Battery Life

Battery life of the OnePlus 8 Pro was a big question-mark for a lot of users given the phone’s 120Hz refresh rate. Several weeks ago I had reported on my initial power draw investigation results covering the different display modes of the screen:

Much like on the Galaxy S20 series, the OnePlus 8 Pro incurs a large static power draw penalty when switching from 60Hz to 120Hz. This is a increase in the baseline power of the phone, no matter the type of content that you’re displaying, and will even incur on a pure black screen.

OnePlus 8 Pro Baseline Power usage (Black Screen)

Whilst OnePlus does include refresh rate switching mechanisms based on scenarios such as video playback, the lack of a true variable refresh rate (VRR) mechanism that works on the per-frame basis and is implemented on the deeper OS and GPU driver levels, means that current generation high-refresh rate devices will have to suffer from a larger than usual power and battery life penalty.

Web Browsing Battery Life 2016 (WiFi)

In our web browsing test, we see the clear impact of the 120Hz refresh rate on the OnePlus 8 Pro as it reduces the battery life of the phone in the test by 22% compared to its regular 60Hz mode. As a note- we’re testing at QHD resolution here as generally there’s very little power benefit from using lower resolutions.

In terms of absolute results, the 9.71h of the 120Hz mode here are adequate but not great. The results fall in line with the S20+ at 120Hz, but short of the bigger battery capacity of the S20 Ultra. At 60Hz, the 8 Pro moves back in at 12.31h which is a great result and will get you through even the most extensive usage days.

Whilst many will have looked forward to the OnePlus 8 Pro results, the really interesting results belong to the smaller OnePlus 8. The phone here was able to showcase outstanding battery life figures. The 90Hz mode only has an 8% impact on the battery runtime in this test, and in the 60Hz mode the phone lasted for a staggering 14h which is amongst the best results we’ve ever measured on a phone.

PCMark Work 2.0 - Battery Life

In PCMark, the smaller OnePlus 8 again takes the lead in terms of longevity with its 60Hz mode. The 8 Pro also does quite well at 60Hz, and both phones lose respectively 15.4% and 16.4% of their runtime when switching over to 90Hz and 120Hz modes.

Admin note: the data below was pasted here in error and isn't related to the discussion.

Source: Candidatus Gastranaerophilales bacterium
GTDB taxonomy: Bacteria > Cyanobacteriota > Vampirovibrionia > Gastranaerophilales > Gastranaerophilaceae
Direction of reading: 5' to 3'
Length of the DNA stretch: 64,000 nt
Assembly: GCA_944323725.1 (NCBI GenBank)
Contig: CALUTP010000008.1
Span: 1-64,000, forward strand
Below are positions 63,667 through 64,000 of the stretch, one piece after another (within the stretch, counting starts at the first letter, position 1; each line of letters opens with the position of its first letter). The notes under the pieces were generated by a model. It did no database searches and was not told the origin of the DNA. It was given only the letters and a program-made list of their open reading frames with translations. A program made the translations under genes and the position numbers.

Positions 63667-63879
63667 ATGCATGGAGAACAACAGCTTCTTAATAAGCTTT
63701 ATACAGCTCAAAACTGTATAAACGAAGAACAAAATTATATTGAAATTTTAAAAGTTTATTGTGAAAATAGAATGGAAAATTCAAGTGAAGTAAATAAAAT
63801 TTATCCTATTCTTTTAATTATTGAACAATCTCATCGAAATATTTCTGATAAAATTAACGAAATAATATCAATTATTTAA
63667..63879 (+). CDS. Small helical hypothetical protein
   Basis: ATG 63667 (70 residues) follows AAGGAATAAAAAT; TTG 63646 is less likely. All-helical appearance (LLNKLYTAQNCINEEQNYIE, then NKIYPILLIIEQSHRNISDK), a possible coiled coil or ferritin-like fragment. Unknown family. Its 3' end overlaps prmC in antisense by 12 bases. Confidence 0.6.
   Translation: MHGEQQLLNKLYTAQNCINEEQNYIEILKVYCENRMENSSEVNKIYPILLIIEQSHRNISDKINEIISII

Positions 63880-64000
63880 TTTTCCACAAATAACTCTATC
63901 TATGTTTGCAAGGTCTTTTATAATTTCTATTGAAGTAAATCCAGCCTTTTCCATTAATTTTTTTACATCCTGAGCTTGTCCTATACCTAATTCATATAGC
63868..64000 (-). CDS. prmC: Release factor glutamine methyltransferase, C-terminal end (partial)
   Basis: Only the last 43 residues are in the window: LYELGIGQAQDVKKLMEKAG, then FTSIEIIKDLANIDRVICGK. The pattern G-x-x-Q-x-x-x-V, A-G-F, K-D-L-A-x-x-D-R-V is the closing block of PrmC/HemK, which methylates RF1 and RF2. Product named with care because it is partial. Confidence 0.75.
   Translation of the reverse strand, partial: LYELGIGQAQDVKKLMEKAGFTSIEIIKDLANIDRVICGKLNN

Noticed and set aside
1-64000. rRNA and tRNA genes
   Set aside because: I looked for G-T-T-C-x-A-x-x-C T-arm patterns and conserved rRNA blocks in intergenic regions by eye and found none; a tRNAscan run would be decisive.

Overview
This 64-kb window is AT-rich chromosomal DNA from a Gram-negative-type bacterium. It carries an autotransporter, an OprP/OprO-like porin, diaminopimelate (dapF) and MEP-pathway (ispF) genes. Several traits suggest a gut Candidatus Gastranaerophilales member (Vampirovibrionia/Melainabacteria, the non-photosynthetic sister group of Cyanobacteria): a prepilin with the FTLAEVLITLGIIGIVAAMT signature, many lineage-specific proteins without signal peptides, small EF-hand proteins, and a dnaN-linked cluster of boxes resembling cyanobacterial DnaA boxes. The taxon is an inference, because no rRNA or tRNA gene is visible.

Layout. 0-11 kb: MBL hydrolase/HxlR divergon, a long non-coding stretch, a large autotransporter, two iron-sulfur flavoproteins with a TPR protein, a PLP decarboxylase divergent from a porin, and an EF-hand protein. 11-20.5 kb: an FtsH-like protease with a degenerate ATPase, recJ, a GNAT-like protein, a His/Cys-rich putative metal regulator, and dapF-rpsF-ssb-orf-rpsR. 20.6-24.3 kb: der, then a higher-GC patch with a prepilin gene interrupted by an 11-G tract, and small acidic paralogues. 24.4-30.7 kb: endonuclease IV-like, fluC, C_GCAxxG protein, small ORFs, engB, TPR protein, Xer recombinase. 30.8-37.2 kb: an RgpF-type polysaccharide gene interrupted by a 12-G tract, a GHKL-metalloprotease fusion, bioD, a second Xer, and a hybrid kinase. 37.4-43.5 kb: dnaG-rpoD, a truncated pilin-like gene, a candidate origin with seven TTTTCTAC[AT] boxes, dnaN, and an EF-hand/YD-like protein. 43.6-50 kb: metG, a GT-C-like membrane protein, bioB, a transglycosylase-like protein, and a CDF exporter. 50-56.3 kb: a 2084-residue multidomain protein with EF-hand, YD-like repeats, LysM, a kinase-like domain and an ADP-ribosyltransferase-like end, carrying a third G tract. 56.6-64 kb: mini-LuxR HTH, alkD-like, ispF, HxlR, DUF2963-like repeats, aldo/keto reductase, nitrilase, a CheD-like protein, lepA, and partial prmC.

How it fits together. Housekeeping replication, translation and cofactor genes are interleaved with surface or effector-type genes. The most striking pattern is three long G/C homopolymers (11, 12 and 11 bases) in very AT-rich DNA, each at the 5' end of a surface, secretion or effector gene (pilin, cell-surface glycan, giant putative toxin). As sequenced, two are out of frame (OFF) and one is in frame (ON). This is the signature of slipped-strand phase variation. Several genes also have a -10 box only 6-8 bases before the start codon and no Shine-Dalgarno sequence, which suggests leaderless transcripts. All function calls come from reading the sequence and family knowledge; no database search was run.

Whilst the OnePlus 8 Pro pretty much fell in line with what we’ve expected in terms of its battery life, falling in line with the 120Hz power behaviour of the S20 phones, it’s the regular OnePlus 8 which surprised a lot given that it features a slightly smaller battery, notably surpassing the efficiency of the OnePlus 8 Pro. Given its form-factor and weight, it’s easily the longest-lasting device of its class, with only other heavier, bigger battery phones being comparable in terms of battery longevity.

Display Measurement Camera Recap - Amongst The Best


View All Comments

  • golemB - Monday, July 6, 2020 - link

    Really, superflex? You had to go to racism? Reply
  • Kishoreshack - Monday, June 29, 2020 - link

    This phone is even better than the s20 line & way cheaper than them
    OnePlus is the pioneer of android os at this moment
    The only complain I would have is from One plus 7 pro
    Went from full screen to a punch hole in the screen
    I mean these people spend soo much on screen technology & then punches a hole in the screen which cuts out content
  • Kishoreshack - Monday, June 29, 2020 - link

    Very important question
    Has one plus done a very good job with 4500mah battery or
    Samsung has done a bad job with it's 5000mah battery?
  • Andrei Frumusanu - Monday, June 29, 2020 - link

    They're both falling within the same range in terms of efficiency. Reply
  • Kishoreshack - Monday, June 29, 2020 - link

    The best part of this phone is it's competitively priced in India
    It's an absolute steal for that price
    It outdoes S20 line up in majority of things & is way cheaper than it
  • Dexter101 - Monday, June 29, 2020 - link

    In the Indian market Oneplus phones are pretty good with their pricing, though I don't see how they beat the S20 line 'in a majority of things'. What things does it do better that a user notices day to day? Reply
  • flyingpants265 - Monday, June 29, 2020 - link

    No front stereo speakers = no buy. I refuse to cup my hand around a phone to try to hear it in all conditions over background noise, whether home or outside. All phones should have front stereo speakers, there's absolutely no excuse not to have them, they can be mostly hidden behind glass.

    Is that a typo in the title?
  • Andrei Frumusanu - Monday, June 29, 2020 - link

    It does have stereo speakers, albeit the bottom one is traditional bottom firing. What title? Reply
  • Maxpower2727 - Monday, June 29, 2020 - link

    Like basically all other flagship phones, this has a front-firing speaker at the top of the phone and a bottom-firing speaker at the bottom, which is a stereo configuration and sounds great (no cupping needed). There are no manufacturers making flagship phones with dual front speakers, so unless you want to keep using an old phone, you're going to be out of luck. Reply
  • flyingpants265 - Monday, June 29, 2020 - link

    No, it doesn't sound great, it sounds weird. The directionality of the sound is noticeable, it's awkward and unnecessary when I could just have loud, clear speakers facing me directly, like in landscape mode watching a movie or playing a game with a controller. The only reason we don't have front speakers on every phone is that companies want to save 2mm and $2 on a $999 phone, and you've been taught to accept it, just like the lack of a headphone jack.

    And not true, the Xiaomi Black Shark and Nubia Red Magic have front stereo speakers. They might be my only choice at this point, too bad they're missing other useful features.

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